Working in IT, whatever your role, you will encounter problems. Systems are down, deadlines are missed, code isn’t ready…etc. The list of problems you may face are endless. When faced with a problem, it’s easy to either escalate it or communicate the issue out to a wider audience. It’s harder to come up with solutions and take action on a path towards getting it resolved.
When you encounter problems, I suggest taking actions toward a solution before anything else. Once you have taken steps towards resolution, then communicate the issue to a wider audience. This way when you do communicate, you’re not just raising a problem, you are also bringing a solution. Chances are, your leadership team will look to you anyway to get the problem resolved.
Here’s the thing, people get frustrated when others bring them problems without solutions. When I worked in software QA and someone told me the system wasn’t working, I would begin a series of questions like…is the environment down? Have you reached out to the deployment team? Have you logged a defect? Have you done anything?
The point is, don’t just raise problems and expect others to do the work of getting it resolved. Go above and beyond. If you’re going to communicate an issue to leadership, tell them your plan to resolve it. Even better, also tell them your plan to avoid it happening again in the future.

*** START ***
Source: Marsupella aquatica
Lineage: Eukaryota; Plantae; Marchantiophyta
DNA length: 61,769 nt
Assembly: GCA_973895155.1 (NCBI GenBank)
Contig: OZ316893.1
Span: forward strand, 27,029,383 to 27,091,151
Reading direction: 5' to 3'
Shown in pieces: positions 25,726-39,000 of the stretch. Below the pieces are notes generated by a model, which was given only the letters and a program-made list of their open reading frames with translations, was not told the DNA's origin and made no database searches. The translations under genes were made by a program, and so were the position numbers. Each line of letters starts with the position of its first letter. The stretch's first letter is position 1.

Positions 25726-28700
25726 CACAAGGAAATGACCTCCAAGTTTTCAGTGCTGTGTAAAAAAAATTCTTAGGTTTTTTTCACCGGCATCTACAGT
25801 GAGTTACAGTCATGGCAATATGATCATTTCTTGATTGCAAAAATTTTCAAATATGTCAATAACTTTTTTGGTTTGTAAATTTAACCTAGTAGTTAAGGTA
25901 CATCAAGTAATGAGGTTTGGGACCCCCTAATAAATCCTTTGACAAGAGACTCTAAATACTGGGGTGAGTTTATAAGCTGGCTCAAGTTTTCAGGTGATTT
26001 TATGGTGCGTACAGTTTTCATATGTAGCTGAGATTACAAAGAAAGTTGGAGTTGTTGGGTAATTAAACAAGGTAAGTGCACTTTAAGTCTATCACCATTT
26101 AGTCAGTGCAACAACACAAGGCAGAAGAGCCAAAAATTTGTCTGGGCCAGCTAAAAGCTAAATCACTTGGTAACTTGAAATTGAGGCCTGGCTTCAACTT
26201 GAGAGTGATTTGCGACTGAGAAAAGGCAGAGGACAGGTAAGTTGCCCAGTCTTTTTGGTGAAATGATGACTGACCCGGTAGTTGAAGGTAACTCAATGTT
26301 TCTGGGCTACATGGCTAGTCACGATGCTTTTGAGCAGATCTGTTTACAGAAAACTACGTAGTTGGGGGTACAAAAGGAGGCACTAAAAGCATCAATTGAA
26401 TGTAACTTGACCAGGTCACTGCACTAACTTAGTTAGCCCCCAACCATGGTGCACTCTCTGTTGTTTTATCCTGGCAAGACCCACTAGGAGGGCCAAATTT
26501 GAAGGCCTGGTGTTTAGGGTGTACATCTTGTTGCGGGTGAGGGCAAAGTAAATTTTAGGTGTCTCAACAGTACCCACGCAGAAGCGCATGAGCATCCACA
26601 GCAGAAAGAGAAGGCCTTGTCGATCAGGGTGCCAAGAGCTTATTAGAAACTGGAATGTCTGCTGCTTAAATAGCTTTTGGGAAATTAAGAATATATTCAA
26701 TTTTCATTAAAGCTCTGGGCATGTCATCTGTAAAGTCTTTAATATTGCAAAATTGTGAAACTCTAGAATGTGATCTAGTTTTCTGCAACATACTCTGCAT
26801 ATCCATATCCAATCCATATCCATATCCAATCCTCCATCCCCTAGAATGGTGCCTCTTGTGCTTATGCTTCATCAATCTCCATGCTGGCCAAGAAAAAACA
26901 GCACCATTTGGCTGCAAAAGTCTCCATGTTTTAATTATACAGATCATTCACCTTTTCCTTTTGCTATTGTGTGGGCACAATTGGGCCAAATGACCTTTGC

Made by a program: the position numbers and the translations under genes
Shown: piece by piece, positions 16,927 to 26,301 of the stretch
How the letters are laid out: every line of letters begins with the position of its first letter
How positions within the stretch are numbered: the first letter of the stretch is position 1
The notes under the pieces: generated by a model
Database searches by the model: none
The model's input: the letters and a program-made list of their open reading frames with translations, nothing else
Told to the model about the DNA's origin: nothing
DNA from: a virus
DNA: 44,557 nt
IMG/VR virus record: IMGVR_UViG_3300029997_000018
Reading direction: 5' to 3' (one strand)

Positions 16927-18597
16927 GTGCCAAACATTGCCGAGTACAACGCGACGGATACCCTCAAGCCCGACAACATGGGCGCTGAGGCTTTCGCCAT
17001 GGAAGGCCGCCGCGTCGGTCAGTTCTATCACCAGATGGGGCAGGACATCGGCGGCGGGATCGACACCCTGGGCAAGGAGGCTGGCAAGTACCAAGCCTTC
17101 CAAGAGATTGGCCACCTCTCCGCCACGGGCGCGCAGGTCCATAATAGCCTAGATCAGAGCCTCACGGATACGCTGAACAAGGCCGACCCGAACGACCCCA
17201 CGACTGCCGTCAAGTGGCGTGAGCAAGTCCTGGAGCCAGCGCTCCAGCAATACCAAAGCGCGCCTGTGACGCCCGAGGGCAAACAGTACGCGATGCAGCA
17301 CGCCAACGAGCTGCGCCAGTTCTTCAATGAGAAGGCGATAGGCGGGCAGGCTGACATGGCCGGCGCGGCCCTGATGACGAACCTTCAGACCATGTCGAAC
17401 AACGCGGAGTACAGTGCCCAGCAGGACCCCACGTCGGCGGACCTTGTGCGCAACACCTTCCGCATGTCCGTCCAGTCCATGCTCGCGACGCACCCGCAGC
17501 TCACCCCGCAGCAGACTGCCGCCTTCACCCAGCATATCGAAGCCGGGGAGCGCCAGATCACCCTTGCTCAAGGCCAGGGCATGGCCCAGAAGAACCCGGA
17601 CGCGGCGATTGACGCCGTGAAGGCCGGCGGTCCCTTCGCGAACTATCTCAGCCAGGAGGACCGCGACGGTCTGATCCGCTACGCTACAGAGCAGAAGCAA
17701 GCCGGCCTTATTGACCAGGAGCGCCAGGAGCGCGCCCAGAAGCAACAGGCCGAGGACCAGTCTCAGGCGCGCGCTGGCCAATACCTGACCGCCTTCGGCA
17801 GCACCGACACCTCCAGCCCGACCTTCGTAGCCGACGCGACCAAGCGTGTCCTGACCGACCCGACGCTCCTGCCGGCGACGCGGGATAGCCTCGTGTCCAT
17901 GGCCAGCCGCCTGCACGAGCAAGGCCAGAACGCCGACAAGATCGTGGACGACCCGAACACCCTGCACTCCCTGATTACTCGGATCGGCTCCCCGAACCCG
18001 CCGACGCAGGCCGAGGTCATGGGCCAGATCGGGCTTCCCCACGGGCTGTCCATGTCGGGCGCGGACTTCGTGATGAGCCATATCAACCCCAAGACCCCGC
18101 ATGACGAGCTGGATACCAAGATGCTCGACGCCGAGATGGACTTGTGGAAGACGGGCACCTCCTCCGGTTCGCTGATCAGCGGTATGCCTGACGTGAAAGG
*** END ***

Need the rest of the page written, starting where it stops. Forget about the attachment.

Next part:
Now, there are sometimes when you should communicate issues before having a solution. If the house is on fire, everyone needs to know immediately. You can figure out cause and prevention later. But for most issues, you will have time to work on a solution before communicating to leadership.
For those of us who are project managers, managing and resolving problems is our job. When fires occur on our projects, it is our responsibility to get them put out. Project management is tough work. If you don’t enjoy taking the lead to resolve issues, while being the center point of communication, project management may not be for you. No matter how well you plan, your projects will hit turbulence.
For me, I actually enjoy the chaos that can come with project management. I like being the one to lead an “all hands on deck” war room fire drill. This doesn’t mean I don’t sometimes get stressed. I’ve been through enough projects now to know that dealing with problems is normal and part of the job.
Next time you encounter a problem, I challenge you to come up with solutions before you escalate. Start taking action to get the issue resolved. This way, your leadership team and stakeholders will know you are taking the lead.
Don’t just bring a problem, bring a solution.
For my next post, I’ll talk about how to not let someone else make their problem, your problem.
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